Greg Robson’s growly vocal is the musical equivalent of supping single-malt by a roaring fire in a log cabin: it’s warm and comforting, with the occasional group, “Oof!” thrown in. The songs are interspersed with, bassist, Lloyd’s charmingly nonchalant banter. He towers over us at the centre of the unusually high stage, making a dry jokes and pulling a couple of faces that are all Sid Haig in House of a 1,000 Corpses (that’s a compliment, by the way).
Old favourites Bleedin’ Heart Trouble and Anathema get the best reaction from the crowd, but newer tracks Sexy Beast, Inglorious and As Long As We Have Tea are probably my favourites of the set. The new songs are as passionate and emotive as ever; every song is satisfyingly gruff with intricately melodic guitar harmonies, underpinned by outstanding drumming. Continue reading “Iron Chic and Bear Trade @ The Montague Arms – 11/06/2017 [Gig Review]”
Plus barn-stormers The Minor Discomfort Band and geekgrind from Chestburster.
On a swelteringly sunny day in June, there’s nothing quite like cramming into a windowless shoebox of a venue to watch three frantically good punk bands.
The Smokehouse starts to pack out around 8.30pm, just in time for Chestburster to take the stage. The band do a fantastic job of revving up the crowd. Each of their songs is themed around a different horror movie and, if that’s not great enough, they serve it up in 40 second blasts of heavy grind.
They try and fool us by introducing themselves as a shit thrash metal band, but I’m totally overjoyed watching them. They sound like waking up to 17 cups of coffees being thrown in your face; every moment is hilarious, enlivening and face-meltingly fast.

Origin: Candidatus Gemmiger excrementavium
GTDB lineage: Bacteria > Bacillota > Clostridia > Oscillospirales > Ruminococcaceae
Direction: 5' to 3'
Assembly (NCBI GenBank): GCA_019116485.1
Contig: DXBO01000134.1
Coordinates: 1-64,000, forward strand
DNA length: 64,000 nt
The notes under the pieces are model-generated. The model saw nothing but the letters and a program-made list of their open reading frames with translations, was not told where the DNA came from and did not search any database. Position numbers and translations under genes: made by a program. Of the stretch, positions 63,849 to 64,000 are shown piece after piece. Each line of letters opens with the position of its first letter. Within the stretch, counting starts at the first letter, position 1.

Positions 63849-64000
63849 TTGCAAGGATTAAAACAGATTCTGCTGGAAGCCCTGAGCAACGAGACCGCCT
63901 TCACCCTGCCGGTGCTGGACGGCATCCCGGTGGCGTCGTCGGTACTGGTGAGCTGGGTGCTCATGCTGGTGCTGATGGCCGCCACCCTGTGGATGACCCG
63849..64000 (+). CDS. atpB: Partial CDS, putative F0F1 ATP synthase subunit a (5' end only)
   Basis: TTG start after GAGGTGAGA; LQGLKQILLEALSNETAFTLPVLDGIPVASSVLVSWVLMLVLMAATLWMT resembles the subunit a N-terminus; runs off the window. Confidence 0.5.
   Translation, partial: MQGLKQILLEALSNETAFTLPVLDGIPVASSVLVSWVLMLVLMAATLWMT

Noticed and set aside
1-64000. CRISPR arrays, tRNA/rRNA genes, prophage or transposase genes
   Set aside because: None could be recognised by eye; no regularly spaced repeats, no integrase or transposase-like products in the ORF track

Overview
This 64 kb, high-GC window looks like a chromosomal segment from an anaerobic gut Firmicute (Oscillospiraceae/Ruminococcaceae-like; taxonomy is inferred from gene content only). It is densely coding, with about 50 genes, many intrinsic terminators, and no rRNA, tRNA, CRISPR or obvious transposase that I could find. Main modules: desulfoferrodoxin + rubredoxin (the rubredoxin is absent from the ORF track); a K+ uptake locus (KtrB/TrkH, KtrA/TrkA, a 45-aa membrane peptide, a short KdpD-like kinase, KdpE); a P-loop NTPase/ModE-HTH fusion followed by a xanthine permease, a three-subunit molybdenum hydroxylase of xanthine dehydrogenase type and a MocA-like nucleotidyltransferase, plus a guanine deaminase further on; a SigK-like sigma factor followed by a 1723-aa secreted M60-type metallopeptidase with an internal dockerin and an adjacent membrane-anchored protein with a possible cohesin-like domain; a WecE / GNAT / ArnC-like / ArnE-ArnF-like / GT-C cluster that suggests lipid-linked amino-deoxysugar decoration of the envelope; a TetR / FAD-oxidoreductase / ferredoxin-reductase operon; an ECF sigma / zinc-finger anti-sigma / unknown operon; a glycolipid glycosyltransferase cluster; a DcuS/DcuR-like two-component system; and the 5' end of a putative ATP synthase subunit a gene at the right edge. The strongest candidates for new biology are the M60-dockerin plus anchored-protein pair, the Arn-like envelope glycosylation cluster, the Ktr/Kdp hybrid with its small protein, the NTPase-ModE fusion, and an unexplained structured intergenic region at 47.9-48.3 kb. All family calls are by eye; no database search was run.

Continue reading “Gig Review: The Grabowskis @ The Smokehouse (03/06/2017)”
Thank you for playing the way you play: Descendents charge through 30+ songs and 2 encores in London.
The opportunity to see Descendents live in the UK is not one that you miss.
This is the second date of their Hypercaffium Spazzinate Euro Tour, and their only UK show. Descendents are forefathers of pop-punk and melodic hardcore. They formed in California in 1977, they’ve had 9 different members, 7 albums, 5 record labels and 4 long-term hiatuses. Their Milo caricature is ubiquitous on t-shirts and a popular tattoo, and yet it is still recognised as an emblem of good taste.
As a band who once said that they ‘couldn’t sell out a telephone booth’, they’ve single-handedly packed 2,300 people into Kentish Town Forum this Sunday night. I’m expecting punks from far and wide: die-hards who first heard them in 1982, Fat Wreck-era fans obsessed with Everything Sucks, newbies who’ve heard they’re legendary, and plenty of lucky boyfriends and girlfriends who have been dragged along. Continue reading “Gig Review: Descendents @ Kentish Town Forum (04/06/2017)”